There's nothing quite like a day spent in the garden getting your hands dirty and feeling the sun on your face — or the satisfaction of enjoying a meal with vegetables you grew yourself. Growing up in Pennsylvania, I always had a garden where I grew hot peppers, tomatoes, basil, and a ton of other herbs. But now that I live in New York City, I rarely have the opportunity to do any gardening — and when I have tried to grow a few small plants on my windowsill, I’ve barely been able to keep the most low-maintenance succulents alive because I don't get enough direct light.
I miss gardening, so when I had the opportunity to try therapeutic horticulture as part of my job as a branded content writer at BuzzFeed, I was thrilled. I know gardening is an amazing form of self-care for relieving stress (and who doesn't need some self-care?), but I don't know why, and I am curious to learn more.
So what is therapeutic horticulture?
"I think of therapeutic gardening as purposeful planting or planting with intention."
Therapeutic horticulture is defined as “the engagement of a person in gardening and plant-based activities, facilitated by a trained therapist, to achieve specific therapeutic treatment goals.” But in the simplest terms, therapeutic horticulture is gardening as therapy. Humans are hardwired to want to be around nature. This is called biophilia. Therapeutic horticulture is based on the idea that engaging with nature and plants provides a multisensory experience that creates the opportunity for people to better manage everyday stress overload. I knew the best way to learn more about therapeutic horticulture was to dig right in!
Meet the therapist
That’s where Anne Meore comes in. Meore is a Licensed Master Social Worker and a registered horticultural therapist. One of her many professional pursuits is as a faculty member in the biology department at Manhattanville College, where I met her to learn more about how I — and anyone interested in engaging in self-care — can use therapeutic horticulture to enhance the quality of everyday life.
Getting my hands dirty
On a Friday morning, two of my coworkers and I drove the short distance from our office to Manhattanville College, where we were meeting Meore in a rooftop greenhouse. Inside the greenhouse — surrounded by students' projects in varying stages of the growth process — we felt much farther from the city than the 25 miles we'd traveled to get there. Immediately we noticed the aromas of the assorted herbs, which blended into a very soothing and even spa-like scent.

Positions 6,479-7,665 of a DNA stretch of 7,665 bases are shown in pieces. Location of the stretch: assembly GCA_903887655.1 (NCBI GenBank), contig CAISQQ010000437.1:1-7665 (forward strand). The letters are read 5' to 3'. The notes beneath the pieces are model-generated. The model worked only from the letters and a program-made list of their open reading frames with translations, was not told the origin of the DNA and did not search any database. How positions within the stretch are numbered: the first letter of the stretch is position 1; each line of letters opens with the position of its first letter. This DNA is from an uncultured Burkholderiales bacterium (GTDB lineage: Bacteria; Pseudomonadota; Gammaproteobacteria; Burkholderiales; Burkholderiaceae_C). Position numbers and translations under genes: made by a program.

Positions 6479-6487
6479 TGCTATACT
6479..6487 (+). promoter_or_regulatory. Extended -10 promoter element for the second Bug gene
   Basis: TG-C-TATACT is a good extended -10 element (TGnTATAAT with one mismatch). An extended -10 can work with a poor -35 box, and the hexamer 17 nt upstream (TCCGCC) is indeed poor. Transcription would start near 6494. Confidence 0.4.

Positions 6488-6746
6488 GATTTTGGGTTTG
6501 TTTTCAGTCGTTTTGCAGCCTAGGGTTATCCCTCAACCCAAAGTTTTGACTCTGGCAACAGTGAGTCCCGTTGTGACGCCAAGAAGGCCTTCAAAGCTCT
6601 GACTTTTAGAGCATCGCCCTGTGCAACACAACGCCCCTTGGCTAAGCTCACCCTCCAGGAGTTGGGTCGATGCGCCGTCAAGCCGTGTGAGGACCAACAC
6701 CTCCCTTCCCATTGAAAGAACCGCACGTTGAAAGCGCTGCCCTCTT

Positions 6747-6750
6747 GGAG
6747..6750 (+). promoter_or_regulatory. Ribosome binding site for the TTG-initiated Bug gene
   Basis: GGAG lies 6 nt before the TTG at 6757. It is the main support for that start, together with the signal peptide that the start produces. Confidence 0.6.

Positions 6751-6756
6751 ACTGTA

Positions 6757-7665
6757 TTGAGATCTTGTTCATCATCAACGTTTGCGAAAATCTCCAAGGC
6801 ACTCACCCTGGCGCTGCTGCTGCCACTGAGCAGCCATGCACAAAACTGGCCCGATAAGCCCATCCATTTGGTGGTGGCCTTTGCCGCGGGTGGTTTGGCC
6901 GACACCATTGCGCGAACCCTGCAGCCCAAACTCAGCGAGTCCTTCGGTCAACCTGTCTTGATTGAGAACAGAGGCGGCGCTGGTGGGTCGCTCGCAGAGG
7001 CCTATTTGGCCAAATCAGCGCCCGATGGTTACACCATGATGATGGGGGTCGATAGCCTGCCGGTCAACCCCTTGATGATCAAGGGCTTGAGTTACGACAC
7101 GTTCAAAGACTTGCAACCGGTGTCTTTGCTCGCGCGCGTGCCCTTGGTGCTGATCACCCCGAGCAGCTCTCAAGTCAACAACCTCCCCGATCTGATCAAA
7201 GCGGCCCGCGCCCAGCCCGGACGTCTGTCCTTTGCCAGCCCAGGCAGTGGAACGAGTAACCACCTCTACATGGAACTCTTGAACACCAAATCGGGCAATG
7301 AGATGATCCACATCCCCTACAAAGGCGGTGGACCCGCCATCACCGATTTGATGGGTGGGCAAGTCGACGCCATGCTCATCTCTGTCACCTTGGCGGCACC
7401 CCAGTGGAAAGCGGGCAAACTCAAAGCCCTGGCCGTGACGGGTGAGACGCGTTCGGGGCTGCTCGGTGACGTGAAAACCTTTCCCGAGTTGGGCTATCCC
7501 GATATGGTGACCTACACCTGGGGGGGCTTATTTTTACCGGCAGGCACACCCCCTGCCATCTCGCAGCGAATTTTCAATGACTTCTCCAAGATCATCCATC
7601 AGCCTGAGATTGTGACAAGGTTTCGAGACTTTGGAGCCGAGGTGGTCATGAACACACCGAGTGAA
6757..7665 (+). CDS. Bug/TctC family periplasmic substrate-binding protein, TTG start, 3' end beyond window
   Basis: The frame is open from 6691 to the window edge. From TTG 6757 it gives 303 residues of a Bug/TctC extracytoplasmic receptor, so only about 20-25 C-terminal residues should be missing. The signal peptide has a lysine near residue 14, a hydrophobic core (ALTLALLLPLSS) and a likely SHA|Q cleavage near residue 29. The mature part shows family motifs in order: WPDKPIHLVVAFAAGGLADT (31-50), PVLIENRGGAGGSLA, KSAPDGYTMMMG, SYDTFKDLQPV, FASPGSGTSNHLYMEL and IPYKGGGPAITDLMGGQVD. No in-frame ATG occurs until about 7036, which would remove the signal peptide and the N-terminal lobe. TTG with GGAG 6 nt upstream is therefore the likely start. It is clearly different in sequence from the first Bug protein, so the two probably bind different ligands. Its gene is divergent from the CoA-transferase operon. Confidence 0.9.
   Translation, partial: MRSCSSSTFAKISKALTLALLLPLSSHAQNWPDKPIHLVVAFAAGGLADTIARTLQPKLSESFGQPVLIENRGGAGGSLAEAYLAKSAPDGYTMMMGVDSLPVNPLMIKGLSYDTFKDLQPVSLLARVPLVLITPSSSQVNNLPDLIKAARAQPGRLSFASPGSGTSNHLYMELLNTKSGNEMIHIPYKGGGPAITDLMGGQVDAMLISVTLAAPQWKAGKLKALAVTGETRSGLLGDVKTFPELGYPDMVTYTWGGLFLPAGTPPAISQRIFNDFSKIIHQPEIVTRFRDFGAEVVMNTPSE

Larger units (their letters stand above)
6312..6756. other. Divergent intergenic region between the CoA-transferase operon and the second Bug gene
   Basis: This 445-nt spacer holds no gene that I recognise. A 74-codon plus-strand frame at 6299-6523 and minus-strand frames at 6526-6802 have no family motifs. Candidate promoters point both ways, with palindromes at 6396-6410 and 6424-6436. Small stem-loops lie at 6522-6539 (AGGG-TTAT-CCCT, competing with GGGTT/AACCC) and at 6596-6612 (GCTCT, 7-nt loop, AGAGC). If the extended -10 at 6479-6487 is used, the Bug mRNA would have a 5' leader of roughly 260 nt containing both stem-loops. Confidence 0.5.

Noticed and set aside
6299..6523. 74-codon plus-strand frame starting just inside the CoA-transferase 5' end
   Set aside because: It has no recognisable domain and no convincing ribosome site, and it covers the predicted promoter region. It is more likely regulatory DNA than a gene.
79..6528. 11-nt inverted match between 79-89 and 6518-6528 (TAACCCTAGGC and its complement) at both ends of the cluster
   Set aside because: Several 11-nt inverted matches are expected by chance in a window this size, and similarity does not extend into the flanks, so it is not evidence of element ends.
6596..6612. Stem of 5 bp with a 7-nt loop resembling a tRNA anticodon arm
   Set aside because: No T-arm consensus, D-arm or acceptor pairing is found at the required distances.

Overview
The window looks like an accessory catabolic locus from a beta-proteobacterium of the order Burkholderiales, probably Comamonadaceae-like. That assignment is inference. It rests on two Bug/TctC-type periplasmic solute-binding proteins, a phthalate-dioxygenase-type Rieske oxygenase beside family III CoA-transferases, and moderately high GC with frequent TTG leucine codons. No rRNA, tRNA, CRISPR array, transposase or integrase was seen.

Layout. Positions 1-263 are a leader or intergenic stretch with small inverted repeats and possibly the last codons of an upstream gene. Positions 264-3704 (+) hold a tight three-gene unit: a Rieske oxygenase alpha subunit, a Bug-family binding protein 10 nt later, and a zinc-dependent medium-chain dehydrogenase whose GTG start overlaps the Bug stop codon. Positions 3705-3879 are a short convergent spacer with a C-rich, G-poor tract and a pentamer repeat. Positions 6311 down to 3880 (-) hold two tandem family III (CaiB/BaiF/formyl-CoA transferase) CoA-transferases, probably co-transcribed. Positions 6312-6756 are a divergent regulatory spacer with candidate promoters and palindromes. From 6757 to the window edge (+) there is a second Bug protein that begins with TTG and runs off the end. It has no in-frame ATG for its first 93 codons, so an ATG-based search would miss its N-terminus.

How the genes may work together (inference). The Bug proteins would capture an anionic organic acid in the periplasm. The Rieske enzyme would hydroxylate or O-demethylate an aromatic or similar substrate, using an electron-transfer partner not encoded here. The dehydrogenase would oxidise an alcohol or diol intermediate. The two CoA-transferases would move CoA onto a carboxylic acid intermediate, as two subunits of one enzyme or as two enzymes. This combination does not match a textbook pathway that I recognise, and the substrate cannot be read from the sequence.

Before we put our gardening gloves on, Meore explained that we can draw parallels between plants and the human condition. The things we need to live — such as water, air, and space — are what plants need too. "Therapeutic gardening is about the people-plant relationship. And it works because plants don’t judge. When their needs are met, they thrive — just like people," Meore said. "I think of therapeutic gardening as purposeful planting or planting with intention. Because when I am here with this plant, I’m being drawn to different parts of the plant — and, in essence, what is happening is that I am present."
"Gardening provides opportunities for involuntary attention"
Just like we practice mindfulness to reduce stress, we can garden to give our brains a rest. Most of what we do each day requires focus and energy, but when you have too much of this, you hit a wall. Gardening provides opportunities for involuntary attention — for our brains to not have to consciously decide what to attend — like smelling lavender as you walk past a garden or noticing a beautiful flower out of the corner of your eye. "To be able to have these restorative opportunities in our homes and lives, in general, will allow us to be less stressed, happier, more attentive," she added.
We then jumped right in by repotting some lemon thyme. In an exercise that proved to be both educational and therapeutic at the same time, she showed me how to carefully massage the thyme roots to loosen them from their current container and then how to tease the congested roots a little bit. Meore explained that just like when people move, it’s a little bit of an adjustment when plants move, so the goal is to make it as comfortable as possible.
Another part of the multisensory experience? Scent.